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Women organizations claim the government wants to keep women at home, remove them from economic life and allow them just to bear children. REUTERS

Turkey is to offer up to 10,000 Turkish lira ($4,000) to couples that marry early in a bid to get young people to marry before graduating from university and produce at least three offspring.

The Justice and Development Party (AKP) government and Prime Minister Ahmet Davutoglu have outlined a series of financial incentives, including cash rewards and debt paybacks, as part of the AKP's vision of women in the "New Turkey".

The AKP, which has been in power for more than ten years, with Prime Minister Recep Tayyip Erdogan in charge for most of them has its roots in Islam, and wants to make Turkey more Islamic.

The government is hoping the promise of financial incentives will encourage couples to marry young and women to produce at least three children at a young age.

One of the most eye-catching incentive by the government is the offer of a dowry account and the pledge of gold coins.

For instance, when a couple has a baby, they will be able to open a bank account for their offspring. The government said it will add 15% to the account's balance when the child reaches the age of marriage.

Childbearing mothers will be rewarded with gold coins. The prime minister explained each mother will receive 300 lira [$120] after giving birth as a gift from the state.

"That equals half a gold coin. This gift will be [increased to] 400 lira [$160] for the second child and 600 lira [$240] for the third. It will be the state that will pin the first gold coin on the mother and the baby," Davutoglu added.

The prime minister also declared that working women will be allowed to work for 4 hours a day on a full salary for at least a year after birth, and will be guaranteed employment.

The unusual measure means that women who produce three children successively will be receiving a full salary for half a day's work for 3 to 4 years.

Incentives for married students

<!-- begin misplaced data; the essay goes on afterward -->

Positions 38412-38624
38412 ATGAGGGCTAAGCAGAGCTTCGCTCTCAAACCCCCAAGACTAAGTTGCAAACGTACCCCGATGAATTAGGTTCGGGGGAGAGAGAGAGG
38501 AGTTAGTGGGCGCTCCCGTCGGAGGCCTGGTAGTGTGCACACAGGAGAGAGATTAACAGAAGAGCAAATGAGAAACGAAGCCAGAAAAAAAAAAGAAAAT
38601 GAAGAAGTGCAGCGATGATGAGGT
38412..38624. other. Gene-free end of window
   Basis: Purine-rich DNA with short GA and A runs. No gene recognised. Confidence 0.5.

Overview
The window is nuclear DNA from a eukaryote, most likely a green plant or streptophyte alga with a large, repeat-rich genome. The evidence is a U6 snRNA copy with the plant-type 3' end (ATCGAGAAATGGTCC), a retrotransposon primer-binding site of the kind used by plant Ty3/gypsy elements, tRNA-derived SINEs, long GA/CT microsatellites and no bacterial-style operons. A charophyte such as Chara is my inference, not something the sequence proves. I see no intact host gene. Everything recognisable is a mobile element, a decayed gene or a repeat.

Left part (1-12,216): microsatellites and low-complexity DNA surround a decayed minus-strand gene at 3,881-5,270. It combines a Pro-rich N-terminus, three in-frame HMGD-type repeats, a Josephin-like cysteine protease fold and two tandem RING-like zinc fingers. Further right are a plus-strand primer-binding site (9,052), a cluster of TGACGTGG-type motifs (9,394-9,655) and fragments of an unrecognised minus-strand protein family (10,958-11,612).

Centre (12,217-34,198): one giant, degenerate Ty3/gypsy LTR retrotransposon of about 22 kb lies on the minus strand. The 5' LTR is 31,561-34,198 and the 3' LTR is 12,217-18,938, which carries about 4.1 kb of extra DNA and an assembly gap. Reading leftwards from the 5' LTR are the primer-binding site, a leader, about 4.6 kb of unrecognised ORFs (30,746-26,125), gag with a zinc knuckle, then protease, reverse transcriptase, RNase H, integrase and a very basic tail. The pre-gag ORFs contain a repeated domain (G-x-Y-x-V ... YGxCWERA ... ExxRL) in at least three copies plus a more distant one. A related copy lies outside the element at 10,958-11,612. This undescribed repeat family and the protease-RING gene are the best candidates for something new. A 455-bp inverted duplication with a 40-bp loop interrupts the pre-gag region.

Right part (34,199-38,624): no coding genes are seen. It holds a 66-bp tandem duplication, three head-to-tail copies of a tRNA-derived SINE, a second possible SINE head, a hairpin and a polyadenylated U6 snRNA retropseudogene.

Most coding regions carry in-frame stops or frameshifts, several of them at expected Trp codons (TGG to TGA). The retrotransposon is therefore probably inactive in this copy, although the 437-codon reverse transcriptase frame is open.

Other measures target university students. If they marry, they will no longer have to pay back their student loans - which will be considered grants.

In another move to push young couples to marry early, married couples attending university will not be charged for hostel accommodation.

The prime minister offered an additional incentive in the form of home savings accounts offered to young married couples. Davutoglu announced the government will be adding 15% to the amount saved in five years, if the account remains untouched.

However, if the money in the account is taken out within four years, the subsidy will be 10% and it is reduced to 5% if used in three years.

Until now about 3,000 university students have married and have applied for these incentives, according to Habertürk, a local newspaper.

Growing local outrage

The measures have sparked outrage in the country, with women organizations, labour unions and employer associations denouncing the package.

Women organizations claim the goal behind the campaign is to keep women at home, remove them from economic and social life and allow them just to bear children, charged Zülfikar Doğan, a commentator on Al Monitor.

President Recep Tayyip Erdoğan has unfailingly exhorted women to have at least three children, while also calling abortion "murder".

In December last year he slammed birth control, saying: "One or two (children) is not enough. To make our nation stronger, we need a more dynamic and younger population. We need this to take Turkey above the level of modern civilisations."

During a visit to the Service for Youth and Education Foundation of Turkey in July, Erdoğan told the girls: "Don't delay your marriage. Decide quickly and marry while you are studying or immediately after graduation — the minute you find your destiny [kismet]. Don't be too selective. If you are, you won't achieve it."

Commentators have also accused the government of producing a polished election package, ahead of the upcoming presidential election in August.